Great hardware and software.
Great hardware and software.
so as i was saying, the factory sample library is way better than i have ever had...beyond adequate as i am concerned....
like take my old JV-90 controller board and entire ESI-32 stock floppy stack combined couldn't hold a candle to this...
why anyone pay for more sample wave instruments i have no idea..
so the NI Maschine Mikro has it's physical instrument bases covered, as i am concerned.
Course, given appropriate, the synths are all, and each, going to be my go to's if i have the CPU headroom hands down...very nice...
for tones, as the 16 pad layout goes, running chromatic is really confining.
the patterns against a chromatic backdrop are however vary "guitar brain" and i find myself taking to it like a fish to water...running scales and chords in different keys has been just a matter of minutes in settling in...
but yeah...the chromatic 16 gives only a minor 3rd over an octave range.
where tuned scale layouts could range from two, to over four octaves.
or in shot, you get rid of the unused notes and it's like a 25 to 59 key keyboard... depending on the scale.
anyway...i am going to be in the wood shed for awhile with Pism FX
i am just really glad i have a direction i can go to get my baritone into a third dimension of sorts...
after so many years of messing around with all kinds of stuff,....multitudes of analog partials, first fail, then the more expensive single units .....all of which , in the goal of " emulating syntisis " , lost the point to the applied term of " syntisis " of a unique offering, getting washed out into cliche to generic implementation of the term....
i did have one or two " 3-d sounds" in my old VG-8 that were guitar-ish, but marginally versatile, and just a bit shy of elbow room...
we have all suffered....n the broad sense of the electronic musician.
so finally for me...after all that. a heartfelt cheer to Stephan Schmitt and the crew at NI....ErrrrrrrooooOO !!! , thank you...
Awesome value, I can see how the bigger models (the MkII and Studio) could add a little to the speed of the workflow, but only after a couple days I was zooming around this thing like nobodies business. Great integration with Komplete 9, and the sounds from the additional Maschine expansions out there are top notch. I've previously used and owned the MPC1000, MPC2500, and Roland MV-8000, and this is the future of that lineage. No looking back now!
I own all the Maschines except the MK2. was happy with the MK1, im blown away by the Maschine Studio, and this lil guy, Gets the job done!!! Not all the functions as other models but same features through the software as all the other ones. If you are really WORRIED about looking up from the controller to the screen, then DONT get this. SO DJ's that'd be you. Otherwise BUY THIS!!! workflow is fine, look back and forth back and forth, within 2 hours of messing around and learning the buttons and functions of the new nav screen on it you will be fine. If you want the capabilities of the MK1 and Studio in a travel size package, minues the big LCD's on the Studio model then get this thing. YOUTUBE videos are a godsend with learning the nav screen. save yourself a couple hundred bucks and put it toward plug ins or whatever. Hope this review helps. As always shout out to my sales engineer Paul Rowan. Never pushes a sale, simply educates me on products and makes recommendations. Thanks!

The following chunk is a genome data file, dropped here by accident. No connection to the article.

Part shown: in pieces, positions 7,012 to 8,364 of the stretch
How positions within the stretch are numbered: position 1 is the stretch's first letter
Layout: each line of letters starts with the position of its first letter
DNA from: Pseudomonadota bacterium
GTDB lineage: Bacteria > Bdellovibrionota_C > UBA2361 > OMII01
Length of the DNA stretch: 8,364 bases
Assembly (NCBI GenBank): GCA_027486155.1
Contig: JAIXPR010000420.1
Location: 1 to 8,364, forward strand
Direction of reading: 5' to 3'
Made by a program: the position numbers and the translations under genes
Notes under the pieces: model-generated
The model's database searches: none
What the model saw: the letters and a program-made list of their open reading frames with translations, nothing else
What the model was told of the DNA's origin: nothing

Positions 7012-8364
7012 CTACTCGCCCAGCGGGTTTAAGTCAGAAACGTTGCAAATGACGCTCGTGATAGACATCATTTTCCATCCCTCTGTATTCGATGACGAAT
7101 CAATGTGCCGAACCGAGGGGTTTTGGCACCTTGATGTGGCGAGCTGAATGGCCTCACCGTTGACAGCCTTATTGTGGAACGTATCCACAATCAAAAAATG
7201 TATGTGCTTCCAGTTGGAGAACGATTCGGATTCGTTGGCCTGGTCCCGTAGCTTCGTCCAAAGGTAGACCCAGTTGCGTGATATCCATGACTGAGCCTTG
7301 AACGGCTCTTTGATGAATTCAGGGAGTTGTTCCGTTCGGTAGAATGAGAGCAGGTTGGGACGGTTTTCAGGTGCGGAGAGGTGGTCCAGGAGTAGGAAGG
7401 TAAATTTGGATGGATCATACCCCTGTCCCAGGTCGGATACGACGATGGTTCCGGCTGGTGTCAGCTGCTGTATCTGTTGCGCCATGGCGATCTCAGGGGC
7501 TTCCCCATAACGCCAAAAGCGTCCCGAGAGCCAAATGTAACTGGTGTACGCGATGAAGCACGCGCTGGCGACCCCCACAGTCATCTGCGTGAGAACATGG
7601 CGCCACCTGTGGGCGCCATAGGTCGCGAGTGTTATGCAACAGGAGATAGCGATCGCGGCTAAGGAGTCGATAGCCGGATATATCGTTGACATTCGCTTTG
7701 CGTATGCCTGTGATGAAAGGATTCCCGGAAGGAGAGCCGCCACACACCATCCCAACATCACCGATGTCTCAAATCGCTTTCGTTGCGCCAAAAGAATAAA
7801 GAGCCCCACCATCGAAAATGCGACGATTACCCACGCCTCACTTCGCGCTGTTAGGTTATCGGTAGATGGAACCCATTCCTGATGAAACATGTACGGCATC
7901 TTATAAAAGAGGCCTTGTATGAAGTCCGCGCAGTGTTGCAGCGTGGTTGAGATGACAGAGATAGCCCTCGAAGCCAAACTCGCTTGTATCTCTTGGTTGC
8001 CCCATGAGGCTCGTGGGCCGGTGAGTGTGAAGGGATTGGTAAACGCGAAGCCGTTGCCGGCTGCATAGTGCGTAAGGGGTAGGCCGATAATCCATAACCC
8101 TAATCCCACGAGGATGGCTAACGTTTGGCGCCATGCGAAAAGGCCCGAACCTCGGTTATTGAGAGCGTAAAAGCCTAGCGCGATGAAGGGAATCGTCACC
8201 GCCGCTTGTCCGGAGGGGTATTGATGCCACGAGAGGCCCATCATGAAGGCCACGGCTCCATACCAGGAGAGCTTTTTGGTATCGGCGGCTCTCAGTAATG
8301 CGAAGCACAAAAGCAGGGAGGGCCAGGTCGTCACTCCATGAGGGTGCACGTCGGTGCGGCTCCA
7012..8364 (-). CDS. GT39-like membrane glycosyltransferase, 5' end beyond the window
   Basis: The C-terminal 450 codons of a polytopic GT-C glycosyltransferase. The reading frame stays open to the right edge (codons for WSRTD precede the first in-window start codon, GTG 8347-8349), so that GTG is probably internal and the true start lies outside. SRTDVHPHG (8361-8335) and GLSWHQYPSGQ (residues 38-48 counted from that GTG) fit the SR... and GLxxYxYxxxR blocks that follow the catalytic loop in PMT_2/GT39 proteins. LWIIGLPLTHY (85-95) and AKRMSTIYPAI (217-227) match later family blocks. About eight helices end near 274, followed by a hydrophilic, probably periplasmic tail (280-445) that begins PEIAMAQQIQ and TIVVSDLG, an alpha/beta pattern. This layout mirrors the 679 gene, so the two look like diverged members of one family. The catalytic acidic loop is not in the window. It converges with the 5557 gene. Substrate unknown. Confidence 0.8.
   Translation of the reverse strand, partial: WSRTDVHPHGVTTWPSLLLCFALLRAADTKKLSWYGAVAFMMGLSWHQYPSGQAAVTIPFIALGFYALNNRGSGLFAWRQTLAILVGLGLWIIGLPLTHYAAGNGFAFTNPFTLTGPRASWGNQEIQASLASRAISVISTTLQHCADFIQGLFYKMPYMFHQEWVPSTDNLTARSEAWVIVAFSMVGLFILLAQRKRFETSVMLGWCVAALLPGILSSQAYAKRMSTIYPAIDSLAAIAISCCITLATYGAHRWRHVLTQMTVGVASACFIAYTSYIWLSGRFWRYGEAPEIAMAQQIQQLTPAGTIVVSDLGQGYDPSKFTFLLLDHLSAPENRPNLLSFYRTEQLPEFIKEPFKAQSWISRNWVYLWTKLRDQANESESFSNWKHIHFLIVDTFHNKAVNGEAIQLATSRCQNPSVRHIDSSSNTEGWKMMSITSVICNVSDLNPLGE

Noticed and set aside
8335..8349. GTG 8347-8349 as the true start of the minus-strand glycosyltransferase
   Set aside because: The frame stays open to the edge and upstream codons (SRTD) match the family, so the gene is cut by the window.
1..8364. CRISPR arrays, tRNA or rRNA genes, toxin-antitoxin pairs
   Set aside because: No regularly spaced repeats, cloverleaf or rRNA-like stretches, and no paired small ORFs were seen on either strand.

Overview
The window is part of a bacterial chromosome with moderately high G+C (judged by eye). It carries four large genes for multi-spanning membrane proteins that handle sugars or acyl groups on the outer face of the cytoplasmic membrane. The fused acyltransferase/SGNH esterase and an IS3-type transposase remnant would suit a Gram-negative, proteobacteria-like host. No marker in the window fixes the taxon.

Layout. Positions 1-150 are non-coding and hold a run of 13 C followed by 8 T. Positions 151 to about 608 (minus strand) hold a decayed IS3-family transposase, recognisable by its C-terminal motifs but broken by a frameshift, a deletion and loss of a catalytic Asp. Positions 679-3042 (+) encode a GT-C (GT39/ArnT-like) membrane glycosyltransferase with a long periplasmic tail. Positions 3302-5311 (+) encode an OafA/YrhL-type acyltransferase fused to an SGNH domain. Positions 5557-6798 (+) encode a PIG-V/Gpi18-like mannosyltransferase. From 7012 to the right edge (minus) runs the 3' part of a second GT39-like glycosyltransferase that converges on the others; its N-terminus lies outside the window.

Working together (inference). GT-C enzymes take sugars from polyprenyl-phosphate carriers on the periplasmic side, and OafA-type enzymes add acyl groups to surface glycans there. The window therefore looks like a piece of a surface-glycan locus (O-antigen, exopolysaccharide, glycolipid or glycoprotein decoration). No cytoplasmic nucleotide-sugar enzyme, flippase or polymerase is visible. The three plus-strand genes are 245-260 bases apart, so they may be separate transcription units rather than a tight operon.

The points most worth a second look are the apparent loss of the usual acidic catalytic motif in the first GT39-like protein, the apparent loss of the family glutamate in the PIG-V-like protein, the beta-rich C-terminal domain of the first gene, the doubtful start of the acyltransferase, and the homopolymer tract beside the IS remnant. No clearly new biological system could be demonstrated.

I have many keyboards and midi devices, multiple DAW's, and I have to say, I should have gotten this when I bought Komplete 9. The Maschine software itself is very powerful and I've been using it to create songs lately. It won't replace your DAW, but it is certainly fun to use and very clean. Also, the hardware alone is great as a midi input device, drum machine, or whatever you'd want to use it for. When combined with the software, it is incredibly powerful. If you have Komplete or if you have a large number of NI synth products, you definitely should grab this as soon as possible. It is really that nice. It is worth more than the price, in my opinion. Also, it can do nearly everything that the higher end versions of Maschine can do, for a fraction of the price... and comes with Massive and several other NI products! I can't stress enough how much you will enjoy it, especially if you record mostly electronic music. It is a great tool for the studio or live performance. Now at some point, I'll have to get Maschine Studio...